The Vietnamese Government today [July 13] launched an action plan for the implementation of the Regional Comprehensive Economic Partnership (RCEP), focusing on a number of measures to support the local business community in taking advantage of opportunities from the agreement to boost exports and economic growth.
Speaking at the conference, which was jointly held by the Ministry of Industry and Trade (MoIT) and the Ministry of Agriculture and Rural Development (MARD) in Hanoi, Minister of MoIT Nguyen Hong Dien said the Covid-19 pandemic has posed unprecedented challenges to countries around the world during the past two years, including Vietnam.
“Vietnam, however, has overcome difficulties and gained strong results in various fields, especially in trade performance,” he added.
|Overview of the conference. Source: MoIT|
In 2021, Vietnam’s trade turnover for the first time surpassed the US$670-billion mark, representing an increase of 23% year on year. The result has propelled Vietnam into the world’s top 20 countries in terms of trade turnover. Of which, export growth went up by 19%, beating the expectation by 15%, and contributed to Vietnam’s sixth consecutive year of trade surplus at US$4 billion.
“Vietnam’s trade results continued to pick up where it left off last year and contributed positively to the overall economic growth,” Dien said, adding that these achievements are partly thanks to impacts from free trade agreements (FTAs) that Vietnam is a part of.
As of present, Vietnam is a member of 17 FTAs and is among the frontrunners in the region for actively taking part in a bilateral and multilateral economic framework, with the latest being the RCEP.
The deal was signed between 10 ASEAN country members and five partners of Japan, South Korea, China, Australia, and New Zealand on November 15, 2020, and later become effective on January 1, 2022.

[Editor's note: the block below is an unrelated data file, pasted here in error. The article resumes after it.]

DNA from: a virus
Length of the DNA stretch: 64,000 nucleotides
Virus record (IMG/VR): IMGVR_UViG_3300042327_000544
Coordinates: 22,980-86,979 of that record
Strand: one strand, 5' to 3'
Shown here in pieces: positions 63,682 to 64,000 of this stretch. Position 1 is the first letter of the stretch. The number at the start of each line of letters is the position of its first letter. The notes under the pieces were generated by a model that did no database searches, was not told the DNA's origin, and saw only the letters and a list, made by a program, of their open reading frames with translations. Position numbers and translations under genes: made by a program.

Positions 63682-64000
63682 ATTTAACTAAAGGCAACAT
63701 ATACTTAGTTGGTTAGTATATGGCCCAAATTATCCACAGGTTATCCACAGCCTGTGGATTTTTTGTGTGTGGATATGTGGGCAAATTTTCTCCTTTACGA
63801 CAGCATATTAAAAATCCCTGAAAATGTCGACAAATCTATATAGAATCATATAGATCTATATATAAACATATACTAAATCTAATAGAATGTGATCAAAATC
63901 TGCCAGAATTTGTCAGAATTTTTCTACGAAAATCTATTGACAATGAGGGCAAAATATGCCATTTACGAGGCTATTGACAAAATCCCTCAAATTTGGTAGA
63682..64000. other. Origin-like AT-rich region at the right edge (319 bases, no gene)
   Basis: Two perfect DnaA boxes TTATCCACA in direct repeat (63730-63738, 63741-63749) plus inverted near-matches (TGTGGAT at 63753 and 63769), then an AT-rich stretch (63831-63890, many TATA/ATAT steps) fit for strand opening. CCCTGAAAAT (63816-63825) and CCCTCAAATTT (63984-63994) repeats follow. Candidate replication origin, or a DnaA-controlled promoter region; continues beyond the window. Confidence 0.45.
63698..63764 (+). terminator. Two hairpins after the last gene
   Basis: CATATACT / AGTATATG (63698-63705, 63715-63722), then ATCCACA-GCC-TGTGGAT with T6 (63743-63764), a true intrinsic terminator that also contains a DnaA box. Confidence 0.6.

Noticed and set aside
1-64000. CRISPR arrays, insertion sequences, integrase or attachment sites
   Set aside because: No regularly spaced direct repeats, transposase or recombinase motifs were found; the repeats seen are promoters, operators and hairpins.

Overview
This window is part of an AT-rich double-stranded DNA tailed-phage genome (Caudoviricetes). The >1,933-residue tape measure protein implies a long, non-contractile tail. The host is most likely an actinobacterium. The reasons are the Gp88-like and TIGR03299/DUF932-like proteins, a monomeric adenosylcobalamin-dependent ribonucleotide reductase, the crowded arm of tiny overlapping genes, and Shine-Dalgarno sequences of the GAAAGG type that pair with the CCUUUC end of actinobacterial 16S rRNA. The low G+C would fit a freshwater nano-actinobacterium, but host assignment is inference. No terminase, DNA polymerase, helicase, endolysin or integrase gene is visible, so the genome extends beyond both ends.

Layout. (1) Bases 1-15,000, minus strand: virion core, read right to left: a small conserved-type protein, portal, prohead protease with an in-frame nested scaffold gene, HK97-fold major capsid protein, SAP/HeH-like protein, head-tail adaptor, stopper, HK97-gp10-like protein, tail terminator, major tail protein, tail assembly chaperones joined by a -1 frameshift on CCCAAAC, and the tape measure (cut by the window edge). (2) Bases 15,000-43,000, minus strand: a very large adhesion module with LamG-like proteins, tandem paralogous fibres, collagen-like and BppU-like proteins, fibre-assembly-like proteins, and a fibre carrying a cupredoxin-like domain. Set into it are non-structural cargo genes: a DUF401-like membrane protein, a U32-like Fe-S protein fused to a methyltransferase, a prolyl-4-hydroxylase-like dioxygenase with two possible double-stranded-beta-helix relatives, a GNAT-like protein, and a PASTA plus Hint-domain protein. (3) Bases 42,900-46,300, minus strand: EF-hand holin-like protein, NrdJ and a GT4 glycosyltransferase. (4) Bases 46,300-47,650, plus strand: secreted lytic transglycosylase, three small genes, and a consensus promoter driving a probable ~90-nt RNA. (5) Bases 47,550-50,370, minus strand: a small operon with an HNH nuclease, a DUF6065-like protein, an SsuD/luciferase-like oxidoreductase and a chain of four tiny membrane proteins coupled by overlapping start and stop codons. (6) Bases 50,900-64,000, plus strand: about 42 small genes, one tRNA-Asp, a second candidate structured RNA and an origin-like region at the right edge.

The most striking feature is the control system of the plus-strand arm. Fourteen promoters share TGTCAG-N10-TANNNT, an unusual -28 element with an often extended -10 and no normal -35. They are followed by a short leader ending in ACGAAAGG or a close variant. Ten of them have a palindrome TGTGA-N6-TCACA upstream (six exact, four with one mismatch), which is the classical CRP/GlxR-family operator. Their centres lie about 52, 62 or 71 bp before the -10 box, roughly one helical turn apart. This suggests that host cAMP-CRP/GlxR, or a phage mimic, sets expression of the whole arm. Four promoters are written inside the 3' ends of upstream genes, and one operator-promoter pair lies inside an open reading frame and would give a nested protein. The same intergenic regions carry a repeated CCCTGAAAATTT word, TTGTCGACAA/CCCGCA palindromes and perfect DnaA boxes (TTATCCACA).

RCEP is seen as a continuity of four existing FTAs between ASEAN and its partners, making it the world's largest FTA that comprises one-third of the world’s population and GDP.
“The deal with its rule of origin applicable for all 15 members are set to bring huge opportunity for Vietnamese business community in promoting new supply chains, and also an access to major world’s markets,” he continued.
Dien pointed out the fact that several RCEP members are not only key suppliers of input materials for the world but also Vietnam’s largest trading partners (China, South Korea, Japan).
“These are favorable factors for Vietnamese firms to optimize their supply chains and enhance their competitiveness,” Dien said.
Once fully implemented, the RCEP would be the world’s largest free-trade bloc with nearly 2.2 billion customers.
Besides RCEP’s advantages, experts also stressed challenges for Vietnam due to the high competitiveness levels among members.
General Secretary of the Vietnam Chamber of Commerce and Industry (VCCI) Tran Thi Lan Anh added many countries in RCEP have similar economic structures to Vietnam but with strong expertise, financial capability, and competitiveness.
Lan Anh, nevertheless, is confident of the huge benefits that RCEP could bring for local businesses, especially as country members currently make up Vietnam’s 70% imports and 40% exports.
General Secretary of the Vietnam Fruit and Vegetable Association (VinaFruit) Dang Phuc Nguyen expected enterprises to up their effectiveness and turn challenges into opportunities to keep hold of both domestic and foreign markets.
He also stressed the necessity for businesses to be aware of different regulations from countries before engaging in economic transactions to avoid any unnecessary hurdles and complications.